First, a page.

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abstract = "Aims Bioresorbable polymer drug-eluting stent technologies have been considered to have the potential to enhance vascular healing by reducing polymer exposure to the vessel wall, potentially allowing the earlier discontinuation of dual antiplatelet therapy. At present, the early vascular healing response to this type of technologies is still unclear. Patients and methods The TIMELESS study is a multicenter, prospective, single-arm study that enrolled real-world patients undergoing percutaneous coronary intervention. All patients underwent Synergy stent implantation, which consists of a platinum-chromium platform coated with an ultra-thin abluminal bioabsorbable poly-d,l-lactide-co-glycolide polymer-eluting everolimus. Results A total of 37 patients were included in the study. The majority of the patients underwent percutaneous coronary intervention because of acute coronary syndromes. At 3 months, angiographic follow-up showed a percentage diameter of stenosis of 8.1±7.5{\%} and an angiographic late loss of 0.03±0.24 mm. In all analyzed struts, less than 1{\%} of struts were definitely uncovered or covered with fibrin, 12.5{\%} (5.0-18.5{\%}) showed evidence of partial coverage, and the remaining (∼85{\%}) were fully covered. No stent thrombosis was observed up to 12 months of clinical follow-up. Conclusion In a real-world population, the implantation of a bioresorbable polymer drug-eluting stent resulted in almost complete strut coverage throughout the entire stent length at 3 months. The clinical implications for antiplatelet therapy and outcomes should be investigated further.",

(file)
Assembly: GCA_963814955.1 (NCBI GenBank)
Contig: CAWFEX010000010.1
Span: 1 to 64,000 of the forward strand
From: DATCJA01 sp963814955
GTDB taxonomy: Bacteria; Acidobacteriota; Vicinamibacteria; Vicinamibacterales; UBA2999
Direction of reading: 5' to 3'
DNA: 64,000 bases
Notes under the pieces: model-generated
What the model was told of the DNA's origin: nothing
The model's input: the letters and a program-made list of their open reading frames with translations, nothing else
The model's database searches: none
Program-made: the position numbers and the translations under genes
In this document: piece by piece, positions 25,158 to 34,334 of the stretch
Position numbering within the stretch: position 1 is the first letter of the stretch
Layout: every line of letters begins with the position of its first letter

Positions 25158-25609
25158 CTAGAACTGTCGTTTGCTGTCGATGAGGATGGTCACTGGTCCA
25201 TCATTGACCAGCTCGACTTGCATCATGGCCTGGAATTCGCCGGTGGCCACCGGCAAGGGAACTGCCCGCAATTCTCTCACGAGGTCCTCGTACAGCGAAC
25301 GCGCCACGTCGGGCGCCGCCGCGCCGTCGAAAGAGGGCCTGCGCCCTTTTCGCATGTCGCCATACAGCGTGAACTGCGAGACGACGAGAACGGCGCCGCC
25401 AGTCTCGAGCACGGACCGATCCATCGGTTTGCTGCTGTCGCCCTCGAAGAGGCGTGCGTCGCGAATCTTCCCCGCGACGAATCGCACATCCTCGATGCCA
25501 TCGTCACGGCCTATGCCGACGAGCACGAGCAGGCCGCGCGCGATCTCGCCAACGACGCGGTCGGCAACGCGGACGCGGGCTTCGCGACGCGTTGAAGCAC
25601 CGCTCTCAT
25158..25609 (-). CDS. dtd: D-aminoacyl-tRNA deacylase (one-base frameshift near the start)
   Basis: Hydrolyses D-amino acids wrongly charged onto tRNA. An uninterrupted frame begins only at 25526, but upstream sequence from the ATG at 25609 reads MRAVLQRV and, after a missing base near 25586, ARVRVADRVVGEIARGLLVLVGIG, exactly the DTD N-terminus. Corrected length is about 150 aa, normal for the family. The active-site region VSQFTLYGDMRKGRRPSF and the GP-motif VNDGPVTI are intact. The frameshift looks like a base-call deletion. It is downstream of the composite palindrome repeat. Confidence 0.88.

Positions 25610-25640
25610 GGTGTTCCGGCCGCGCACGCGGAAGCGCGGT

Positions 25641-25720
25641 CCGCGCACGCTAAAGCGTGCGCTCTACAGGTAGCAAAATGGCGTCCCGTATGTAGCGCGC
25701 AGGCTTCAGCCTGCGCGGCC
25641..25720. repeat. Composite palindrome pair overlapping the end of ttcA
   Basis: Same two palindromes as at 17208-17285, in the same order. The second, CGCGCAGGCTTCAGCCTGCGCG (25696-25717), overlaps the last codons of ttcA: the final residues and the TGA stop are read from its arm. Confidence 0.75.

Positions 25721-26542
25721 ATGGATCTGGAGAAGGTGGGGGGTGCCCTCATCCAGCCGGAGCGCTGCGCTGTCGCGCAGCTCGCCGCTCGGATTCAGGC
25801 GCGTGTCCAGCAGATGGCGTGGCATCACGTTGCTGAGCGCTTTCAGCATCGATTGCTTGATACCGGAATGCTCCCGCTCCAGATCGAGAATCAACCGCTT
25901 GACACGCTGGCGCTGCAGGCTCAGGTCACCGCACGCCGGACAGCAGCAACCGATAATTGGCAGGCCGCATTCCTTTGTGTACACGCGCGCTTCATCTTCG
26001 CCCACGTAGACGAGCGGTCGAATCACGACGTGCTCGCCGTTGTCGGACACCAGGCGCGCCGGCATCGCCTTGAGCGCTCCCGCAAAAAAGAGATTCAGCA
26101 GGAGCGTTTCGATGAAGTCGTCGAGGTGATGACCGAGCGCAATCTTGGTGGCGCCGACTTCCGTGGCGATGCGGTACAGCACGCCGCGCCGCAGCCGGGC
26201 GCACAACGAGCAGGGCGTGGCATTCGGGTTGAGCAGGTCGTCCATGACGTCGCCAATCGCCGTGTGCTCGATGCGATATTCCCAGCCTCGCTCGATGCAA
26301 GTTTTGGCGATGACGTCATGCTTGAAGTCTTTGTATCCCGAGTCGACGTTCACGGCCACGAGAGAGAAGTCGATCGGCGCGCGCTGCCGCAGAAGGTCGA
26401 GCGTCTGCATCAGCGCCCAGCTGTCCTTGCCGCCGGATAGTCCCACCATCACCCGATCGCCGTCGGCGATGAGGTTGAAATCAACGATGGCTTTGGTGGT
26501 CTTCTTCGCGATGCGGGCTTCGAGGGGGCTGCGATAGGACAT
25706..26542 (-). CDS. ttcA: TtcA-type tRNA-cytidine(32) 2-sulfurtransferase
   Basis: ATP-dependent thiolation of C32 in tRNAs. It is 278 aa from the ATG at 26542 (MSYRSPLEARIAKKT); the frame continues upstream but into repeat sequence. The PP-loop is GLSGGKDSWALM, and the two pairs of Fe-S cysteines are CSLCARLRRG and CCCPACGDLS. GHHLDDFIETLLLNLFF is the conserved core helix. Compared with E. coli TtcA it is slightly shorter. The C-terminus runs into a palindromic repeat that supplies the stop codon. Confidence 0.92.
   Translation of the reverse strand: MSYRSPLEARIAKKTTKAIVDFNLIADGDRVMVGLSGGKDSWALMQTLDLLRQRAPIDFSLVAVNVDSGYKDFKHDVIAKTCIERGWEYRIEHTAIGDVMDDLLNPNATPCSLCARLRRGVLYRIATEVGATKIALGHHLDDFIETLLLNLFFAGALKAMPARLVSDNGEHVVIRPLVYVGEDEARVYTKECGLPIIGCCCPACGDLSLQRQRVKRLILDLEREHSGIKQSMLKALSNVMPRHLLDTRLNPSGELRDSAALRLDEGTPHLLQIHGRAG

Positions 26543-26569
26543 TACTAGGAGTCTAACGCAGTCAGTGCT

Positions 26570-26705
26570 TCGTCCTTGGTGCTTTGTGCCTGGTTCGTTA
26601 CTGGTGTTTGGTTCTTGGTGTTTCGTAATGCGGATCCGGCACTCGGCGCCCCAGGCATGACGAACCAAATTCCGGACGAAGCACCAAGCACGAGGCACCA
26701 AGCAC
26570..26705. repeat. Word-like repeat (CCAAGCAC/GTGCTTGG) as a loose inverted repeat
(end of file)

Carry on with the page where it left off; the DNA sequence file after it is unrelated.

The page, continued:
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Three-month evaluation of strut healing using a novel optical coherence tomography analytical method following bioresorbable polymer everolimus-eluting stent implantation in humans : The TIMELESS study. / Vesga, Boris; Hernandez, Hector; Moncada, Miguel; Gasior, Pawel; Higuera, Sergio; Dager, Antonio; Arana, Camilo; Delgado, Juan A.; Genereux, Philippe; Maehara, Akiko; Granada, Juan F.

In: Coronary Artery Disease, Vol. 28, No. 2, 01.01.2017, p. 126-134.

Research output: Contribution to journalArticle

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T1 - Three-month evaluation of strut healing using a novel optical coherence tomography analytical method following bioresorbable polymer everolimus-eluting stent implantation in humans

T2 - The TIMELESS study

AU - Vesga, Boris

AU - Hernandez, Hector

AU - Moncada, Miguel

AU - Gasior, Pawel

AU - Higuera, Sergio

AU - Dager, Antonio

AU - Arana, Camilo

AU - Delgado, Juan A.

AU - Genereux, Philippe

AU - Maehara, Akiko

AU - Granada, Juan F.

PY - 2017/1/1

Y1 - 2017/1/1